Self-motivation in times of change

There are two levels of self-motivation: first, today is the day, "task level motivation" to accomplish routine activities, and then there is the "big picture motivation" needed to get you through situations of significant imposed changes that have significant and perhaps dramatic effects on your life.

Our focus is on the self-stimulation needed to cope with the "big picture".

I am terrified that I will lose everything …

Your business is declining and you are worried that this might involve you …

Your organization is reorganizing and you're facing a lot of unwelcome changes in your career …

You're in a lot of financial pressure …

You run your own business and owe considerable money to big customers or customers – and you've just heard that they went bust …

You know what I'm talking about – you might be experiencing this now.

In all these types of stressful situations, it can be very difficult to maintain motivation yourself. In my experience, the tendency is to try some kind of action – to do something – whatever.

This invariably follows the mass of thought – the thought that we find hard to stop – the thought that keeps us awake at night – the thought that rings in circles – a kind of thinking that begins to receive and dominate our minds.

Underneath all this thinking is a great emotion – invariably negative, anxious, fearful feelings – feelings of stress – feelings of overwhelming feeling.

The compulsive need to "do something"

And then comes the urge, the need, the compulsion to "do something".

But there really isn't much if anything we can do – because there is so much uncertainty about the whole situation, there are so many unknowns, and we have no way of understanding how this thing will play out out.

Then comes the painful realization that we have no control – that an unwelcome change is imposed upon us.

As this reality sinks into it, there are usually other rounds of frantic thinking coupled with urgent and challenging feelings about anxiety and insecurity.

How do we encourage ourselves when we do not know what to do?

Here are four key steps in how to allow our self-stimulation to survive the corrected changes and to bring them renewed and transformed.

[1] Choose our response to the imposed change. It all comes down to these 3 simple choices:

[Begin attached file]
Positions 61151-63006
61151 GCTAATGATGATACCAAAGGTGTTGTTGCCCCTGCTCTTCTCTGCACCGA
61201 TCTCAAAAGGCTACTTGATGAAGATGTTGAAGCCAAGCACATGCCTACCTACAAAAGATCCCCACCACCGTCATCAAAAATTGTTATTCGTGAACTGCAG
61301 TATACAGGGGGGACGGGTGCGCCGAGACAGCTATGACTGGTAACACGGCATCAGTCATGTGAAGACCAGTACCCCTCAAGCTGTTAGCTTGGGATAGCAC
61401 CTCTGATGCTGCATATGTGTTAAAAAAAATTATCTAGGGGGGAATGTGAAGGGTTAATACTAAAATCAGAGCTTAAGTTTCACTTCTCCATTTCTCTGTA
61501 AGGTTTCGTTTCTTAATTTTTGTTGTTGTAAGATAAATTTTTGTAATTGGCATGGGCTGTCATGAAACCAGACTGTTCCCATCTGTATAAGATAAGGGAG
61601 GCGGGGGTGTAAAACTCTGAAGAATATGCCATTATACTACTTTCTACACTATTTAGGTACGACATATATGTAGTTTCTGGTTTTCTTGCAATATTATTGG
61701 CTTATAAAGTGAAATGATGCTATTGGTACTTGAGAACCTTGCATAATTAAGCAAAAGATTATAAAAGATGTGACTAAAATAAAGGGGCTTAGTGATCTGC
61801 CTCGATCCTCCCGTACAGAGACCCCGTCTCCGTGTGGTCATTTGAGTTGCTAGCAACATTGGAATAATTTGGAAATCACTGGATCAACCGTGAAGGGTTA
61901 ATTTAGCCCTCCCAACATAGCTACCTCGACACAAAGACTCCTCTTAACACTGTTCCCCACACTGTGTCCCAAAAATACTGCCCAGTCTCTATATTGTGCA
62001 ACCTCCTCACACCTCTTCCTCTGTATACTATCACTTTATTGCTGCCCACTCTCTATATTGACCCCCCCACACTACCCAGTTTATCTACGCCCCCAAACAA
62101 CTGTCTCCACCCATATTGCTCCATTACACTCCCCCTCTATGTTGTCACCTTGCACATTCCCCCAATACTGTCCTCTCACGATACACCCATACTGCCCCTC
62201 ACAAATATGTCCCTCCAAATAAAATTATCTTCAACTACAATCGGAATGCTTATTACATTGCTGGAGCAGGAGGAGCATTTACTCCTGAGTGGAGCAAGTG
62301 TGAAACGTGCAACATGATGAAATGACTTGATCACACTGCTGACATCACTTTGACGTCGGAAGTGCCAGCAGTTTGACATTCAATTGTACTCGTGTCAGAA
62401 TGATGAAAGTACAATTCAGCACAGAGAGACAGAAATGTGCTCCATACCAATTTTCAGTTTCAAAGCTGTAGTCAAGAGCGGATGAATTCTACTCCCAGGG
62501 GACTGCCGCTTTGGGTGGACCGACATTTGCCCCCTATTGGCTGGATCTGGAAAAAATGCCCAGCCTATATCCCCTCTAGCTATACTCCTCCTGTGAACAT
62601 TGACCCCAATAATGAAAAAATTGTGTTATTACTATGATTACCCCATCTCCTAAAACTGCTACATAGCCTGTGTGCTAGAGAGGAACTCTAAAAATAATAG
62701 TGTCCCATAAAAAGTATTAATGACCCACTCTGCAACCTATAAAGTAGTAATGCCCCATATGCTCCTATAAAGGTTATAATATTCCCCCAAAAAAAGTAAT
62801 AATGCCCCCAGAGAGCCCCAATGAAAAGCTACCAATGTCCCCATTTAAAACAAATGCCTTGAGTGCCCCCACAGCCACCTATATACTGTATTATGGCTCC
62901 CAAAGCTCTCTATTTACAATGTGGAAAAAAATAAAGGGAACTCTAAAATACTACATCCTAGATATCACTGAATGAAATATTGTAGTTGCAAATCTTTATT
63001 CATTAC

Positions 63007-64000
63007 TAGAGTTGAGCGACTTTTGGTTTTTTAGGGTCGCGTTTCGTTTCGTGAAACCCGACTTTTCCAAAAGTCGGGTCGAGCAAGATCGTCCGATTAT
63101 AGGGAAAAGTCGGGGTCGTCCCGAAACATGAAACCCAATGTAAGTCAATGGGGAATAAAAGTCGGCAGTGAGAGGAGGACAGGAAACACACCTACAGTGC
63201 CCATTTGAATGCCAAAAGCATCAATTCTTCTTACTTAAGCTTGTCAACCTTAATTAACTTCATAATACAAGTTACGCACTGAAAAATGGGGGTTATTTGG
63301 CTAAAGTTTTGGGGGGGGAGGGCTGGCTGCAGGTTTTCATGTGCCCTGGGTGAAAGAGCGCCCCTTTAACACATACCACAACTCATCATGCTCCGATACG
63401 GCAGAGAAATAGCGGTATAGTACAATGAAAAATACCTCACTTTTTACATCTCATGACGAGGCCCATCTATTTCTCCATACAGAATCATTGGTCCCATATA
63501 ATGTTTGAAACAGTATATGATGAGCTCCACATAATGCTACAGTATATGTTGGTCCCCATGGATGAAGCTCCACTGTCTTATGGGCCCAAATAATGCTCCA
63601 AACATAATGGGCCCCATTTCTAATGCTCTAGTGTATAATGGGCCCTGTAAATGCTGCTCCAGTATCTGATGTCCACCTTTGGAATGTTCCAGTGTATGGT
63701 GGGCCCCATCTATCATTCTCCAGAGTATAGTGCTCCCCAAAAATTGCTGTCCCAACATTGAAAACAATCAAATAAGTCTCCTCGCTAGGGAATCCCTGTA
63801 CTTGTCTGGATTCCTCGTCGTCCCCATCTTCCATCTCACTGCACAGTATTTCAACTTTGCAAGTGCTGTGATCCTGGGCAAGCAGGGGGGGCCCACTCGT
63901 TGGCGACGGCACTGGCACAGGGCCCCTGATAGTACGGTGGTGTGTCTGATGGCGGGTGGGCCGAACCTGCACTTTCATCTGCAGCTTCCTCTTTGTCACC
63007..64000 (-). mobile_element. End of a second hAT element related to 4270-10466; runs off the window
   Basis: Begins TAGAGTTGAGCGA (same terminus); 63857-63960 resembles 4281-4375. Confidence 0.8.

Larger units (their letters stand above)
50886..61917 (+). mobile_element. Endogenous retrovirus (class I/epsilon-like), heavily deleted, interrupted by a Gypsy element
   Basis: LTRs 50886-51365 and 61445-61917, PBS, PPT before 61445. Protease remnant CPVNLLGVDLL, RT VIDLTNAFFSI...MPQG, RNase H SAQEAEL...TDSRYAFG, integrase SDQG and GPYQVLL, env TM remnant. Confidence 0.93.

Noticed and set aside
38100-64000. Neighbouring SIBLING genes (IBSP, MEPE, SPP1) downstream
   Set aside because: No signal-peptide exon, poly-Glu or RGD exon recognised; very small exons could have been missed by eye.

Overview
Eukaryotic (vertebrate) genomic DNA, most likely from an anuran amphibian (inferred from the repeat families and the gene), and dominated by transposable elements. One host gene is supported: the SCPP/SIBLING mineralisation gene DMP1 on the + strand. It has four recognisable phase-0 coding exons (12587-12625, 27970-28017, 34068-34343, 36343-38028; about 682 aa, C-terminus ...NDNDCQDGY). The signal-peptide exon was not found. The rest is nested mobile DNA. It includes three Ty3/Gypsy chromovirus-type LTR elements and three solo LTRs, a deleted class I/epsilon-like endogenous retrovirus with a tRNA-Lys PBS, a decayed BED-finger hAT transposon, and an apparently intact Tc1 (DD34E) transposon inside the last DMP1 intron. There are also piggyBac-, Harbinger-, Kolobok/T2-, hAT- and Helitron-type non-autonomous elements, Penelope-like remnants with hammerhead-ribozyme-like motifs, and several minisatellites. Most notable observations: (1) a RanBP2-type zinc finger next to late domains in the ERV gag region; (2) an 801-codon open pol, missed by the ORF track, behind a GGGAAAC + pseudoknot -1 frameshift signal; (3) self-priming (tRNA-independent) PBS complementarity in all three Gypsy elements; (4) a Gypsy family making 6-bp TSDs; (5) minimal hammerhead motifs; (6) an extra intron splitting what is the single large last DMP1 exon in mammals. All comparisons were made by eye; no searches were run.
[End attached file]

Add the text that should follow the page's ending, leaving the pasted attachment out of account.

– We can stand it and increase our suffering

– We can adapt to it and develop new reaction

– We can accept it [19659002] [2] Dealing With Our Thoughts

Your state and the quality of your mind have a great impact on the quality of your life experience and very specifically on your ability to manage personal change.

– We need to learn how to change the way we think so that we can maximize our ability to think in the most constructive and positive way.

– We have to learn how NOT to think – that is to stop thinking – and can do it at will.

[3] Understanding the stages of the transformation we are going through

It is very helpful to realize clearly defined levels that we will go through emotionally and psychologically as we integrate internally to the external change that is being imposed on us.

– Omitting "how things were" and "what was" – this is really about practicing deep affirmation

– The Neutral Zone (aka "Dark Night of the Soul") – where nothing seems make a lot of sense and it's so much unknown and we just blindly find our way forward where the key points of inner psychological reflection are happening within us – and we really have to accept the deep confusion and uncertainty that comes with it [19659002] we develop a new perception of our self – perhaps a new self-image and it is accompanied by a feeling of new and increased energy, a new sense of purpose and experience of powerful self-motivation that makes change begin to work

[4] Understanding the true nature and purpose of our struggle and suffering

Suffering and struggle are built into the path of the universe.

However, with a deep affirmation of what is put on us and by developing a calm mind and thus allowing clarity, we will, if we allow it, finally find and contradict the true nature and purpose of our struggle and Suffering is constructive and transformative, it states the true nature of "who we really are and why we are here" and it reveals a path to real and lasting personal change and transformation.


Leave a Reply

Your email address will not be published. Required fields are marked *